Bruce Deeming Cheadle (July 8, 1897 – Nov 19, 1990)
Bruce Deeming Cheadle was born in Lockport, Illinois on July 8, 1897. He was the first child born to Thomas Agnew Cheadle and May Lenora Deeming Cheadle. His brother Arthur T Cheadle was born three years later and his sister Anna May Cheadle was born seven years later.
Thomas Cheadle’s father had come to Lockport and worked in the canal boat yard before joining the Hiram Norton firm. Thomas Cheadle earned his living as a printer and newspaper publisher. It was in his father’s business, Will County Printing Co., where Bruce learned the printing trade.
Bruce Cheadle earned a master’s degree from Northwestern University. In 1926, he married Hazel Loomis, who he met in high school after she had moved to Lockport from Fennville, Michigan.
Cheadle taught in Chicago public schools for a total of 45 years, 37 of them (from 1928 to 1965) at Englewood High School where he taught printing and was supervisor of industrial arts. All the while he lived in Lockport and commuted into the city.
Commuting to and from Chicago didn’t limit his activities in Lockport’s civic affairs, however. One of his first important works for civic improvement was the Lockport Centennial in 1930. In the 1930’s Cheadle was a strong voice supporting a new City Hall and the improvement of Lockport’s sewers and roads. These improvements included paving New Avenue, which was the defunct streetcar line, to Lemont as well as the lighting of State Street. He was on the Lockport Zoning Board for 35 years.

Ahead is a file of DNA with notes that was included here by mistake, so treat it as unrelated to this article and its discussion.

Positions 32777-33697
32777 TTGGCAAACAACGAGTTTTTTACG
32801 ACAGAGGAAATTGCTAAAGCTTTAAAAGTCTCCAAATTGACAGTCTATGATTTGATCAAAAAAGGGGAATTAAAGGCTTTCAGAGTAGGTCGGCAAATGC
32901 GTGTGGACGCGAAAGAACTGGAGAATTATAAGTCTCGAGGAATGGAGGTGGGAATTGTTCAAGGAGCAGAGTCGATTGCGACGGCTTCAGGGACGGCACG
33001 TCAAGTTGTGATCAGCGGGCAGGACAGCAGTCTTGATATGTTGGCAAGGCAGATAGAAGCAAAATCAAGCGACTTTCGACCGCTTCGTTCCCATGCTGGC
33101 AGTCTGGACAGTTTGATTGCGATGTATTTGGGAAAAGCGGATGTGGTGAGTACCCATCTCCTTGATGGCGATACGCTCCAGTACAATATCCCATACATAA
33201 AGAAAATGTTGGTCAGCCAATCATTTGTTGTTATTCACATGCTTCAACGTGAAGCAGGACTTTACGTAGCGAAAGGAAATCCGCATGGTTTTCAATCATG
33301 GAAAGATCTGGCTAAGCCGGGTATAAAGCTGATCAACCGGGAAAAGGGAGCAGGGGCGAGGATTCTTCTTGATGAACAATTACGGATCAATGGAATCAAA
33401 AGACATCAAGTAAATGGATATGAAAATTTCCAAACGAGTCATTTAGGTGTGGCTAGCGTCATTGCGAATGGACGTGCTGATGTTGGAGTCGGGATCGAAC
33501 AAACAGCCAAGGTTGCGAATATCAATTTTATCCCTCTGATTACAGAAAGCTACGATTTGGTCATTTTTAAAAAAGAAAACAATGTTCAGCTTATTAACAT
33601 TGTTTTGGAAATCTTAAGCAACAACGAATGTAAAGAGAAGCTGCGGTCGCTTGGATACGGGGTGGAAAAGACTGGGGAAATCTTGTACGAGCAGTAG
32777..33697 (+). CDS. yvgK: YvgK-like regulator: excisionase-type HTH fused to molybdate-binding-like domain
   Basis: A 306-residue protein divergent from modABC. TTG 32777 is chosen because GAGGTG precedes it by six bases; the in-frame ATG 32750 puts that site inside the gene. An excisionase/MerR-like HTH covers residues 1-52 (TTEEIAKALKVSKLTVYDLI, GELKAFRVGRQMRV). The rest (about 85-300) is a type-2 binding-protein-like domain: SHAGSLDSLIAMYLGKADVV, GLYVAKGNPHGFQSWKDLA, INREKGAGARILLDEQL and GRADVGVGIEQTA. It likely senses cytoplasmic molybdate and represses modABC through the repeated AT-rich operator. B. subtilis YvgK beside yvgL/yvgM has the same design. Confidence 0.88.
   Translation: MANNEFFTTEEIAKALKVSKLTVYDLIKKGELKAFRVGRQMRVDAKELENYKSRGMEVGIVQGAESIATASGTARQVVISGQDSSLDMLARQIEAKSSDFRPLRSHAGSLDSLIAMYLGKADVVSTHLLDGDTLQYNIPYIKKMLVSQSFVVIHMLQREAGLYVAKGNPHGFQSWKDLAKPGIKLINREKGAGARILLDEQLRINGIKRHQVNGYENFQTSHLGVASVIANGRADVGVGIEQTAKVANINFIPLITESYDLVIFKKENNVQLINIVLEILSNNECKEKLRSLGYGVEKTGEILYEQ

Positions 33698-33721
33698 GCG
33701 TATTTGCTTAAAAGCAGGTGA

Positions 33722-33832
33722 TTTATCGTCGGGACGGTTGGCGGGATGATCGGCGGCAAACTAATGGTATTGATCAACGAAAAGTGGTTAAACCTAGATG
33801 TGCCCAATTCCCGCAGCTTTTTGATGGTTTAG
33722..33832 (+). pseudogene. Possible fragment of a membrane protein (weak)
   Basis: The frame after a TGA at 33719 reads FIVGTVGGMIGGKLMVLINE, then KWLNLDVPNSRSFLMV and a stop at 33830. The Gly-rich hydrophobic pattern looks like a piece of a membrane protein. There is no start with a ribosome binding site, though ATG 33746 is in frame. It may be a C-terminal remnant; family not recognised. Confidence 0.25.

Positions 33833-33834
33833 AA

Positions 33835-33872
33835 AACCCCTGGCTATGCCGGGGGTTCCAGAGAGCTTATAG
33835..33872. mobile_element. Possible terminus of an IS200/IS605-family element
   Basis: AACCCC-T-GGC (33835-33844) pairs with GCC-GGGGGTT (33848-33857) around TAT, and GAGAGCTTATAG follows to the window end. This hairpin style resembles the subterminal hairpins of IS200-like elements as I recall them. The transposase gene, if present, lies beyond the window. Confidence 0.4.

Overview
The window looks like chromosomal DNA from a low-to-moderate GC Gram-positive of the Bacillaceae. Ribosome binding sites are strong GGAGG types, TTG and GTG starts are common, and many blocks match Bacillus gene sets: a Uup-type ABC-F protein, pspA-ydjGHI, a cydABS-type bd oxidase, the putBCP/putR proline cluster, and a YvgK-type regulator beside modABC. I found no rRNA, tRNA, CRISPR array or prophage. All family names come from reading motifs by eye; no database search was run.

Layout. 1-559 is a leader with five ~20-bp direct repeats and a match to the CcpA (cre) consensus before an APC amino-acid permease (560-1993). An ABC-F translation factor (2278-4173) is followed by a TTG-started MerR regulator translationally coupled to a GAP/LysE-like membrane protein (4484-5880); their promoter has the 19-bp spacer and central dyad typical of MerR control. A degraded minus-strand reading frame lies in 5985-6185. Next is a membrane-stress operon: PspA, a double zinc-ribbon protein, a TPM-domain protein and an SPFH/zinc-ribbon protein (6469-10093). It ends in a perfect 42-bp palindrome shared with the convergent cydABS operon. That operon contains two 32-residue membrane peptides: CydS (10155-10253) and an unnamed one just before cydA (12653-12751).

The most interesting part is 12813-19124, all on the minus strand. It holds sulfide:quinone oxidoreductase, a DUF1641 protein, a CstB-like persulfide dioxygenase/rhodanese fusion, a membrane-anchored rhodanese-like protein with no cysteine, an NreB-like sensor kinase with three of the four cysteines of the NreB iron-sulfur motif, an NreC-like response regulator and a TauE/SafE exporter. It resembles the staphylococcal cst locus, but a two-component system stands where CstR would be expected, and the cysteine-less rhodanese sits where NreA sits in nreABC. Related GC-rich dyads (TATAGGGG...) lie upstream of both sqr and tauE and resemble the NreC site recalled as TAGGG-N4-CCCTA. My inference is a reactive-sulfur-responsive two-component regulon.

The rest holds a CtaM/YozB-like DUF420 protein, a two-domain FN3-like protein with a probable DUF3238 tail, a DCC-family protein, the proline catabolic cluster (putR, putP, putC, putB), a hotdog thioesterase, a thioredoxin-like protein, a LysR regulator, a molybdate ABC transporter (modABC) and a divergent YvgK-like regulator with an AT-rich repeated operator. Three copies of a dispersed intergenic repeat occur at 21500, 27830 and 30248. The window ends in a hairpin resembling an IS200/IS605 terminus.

He had a long career as an educator but was more famous as a civic leader in Lockport. He served as secretary of the Civic and Commerce Association of Lockport from its founding in 1935 until it went out of existence in 1980. The Civic and Commerce Association was Lockport’s predecessor to the Chamber of Commerce. He held a similar position from 1936 to 1980 and was a central force in organizing the Des Plaines Valley Improvement Association.
In the late 1940’s Bruce & Hazel Cheadle divorced and went their separate ways. However, they crossed paths again in the early 1960’s and remarried on November 22, 1962. They remained married for the rest of their lives.
One of Bruce Cheadle’s lasting legacies for Lockport is the saving of the building now known as Central Square. This had been the town’s central grade school for many years before closing in 1969. The School Board at the time planned to sell the land and demolish the building to make way for retail development. Bruce Cheadle was among the first group of citizens to spearhead legal action to stop the school board from being able to sell what had been designated “Public Square” in 1838. After years of legal fighting, the building was saved and renovated. It was agreed that the City, Township and Park District would participate in joint use of the building. In early 1981, the newly-renovated Central Square was opened.
Bruce Cheadle passed away on November 19, 1990 at age 93. Hazel Cheadle lived to be 104 years old and continued to live in the house they shared at 11th & Washington Streets (known as the Leon McDonald house) until she passed away on October 3, 2002.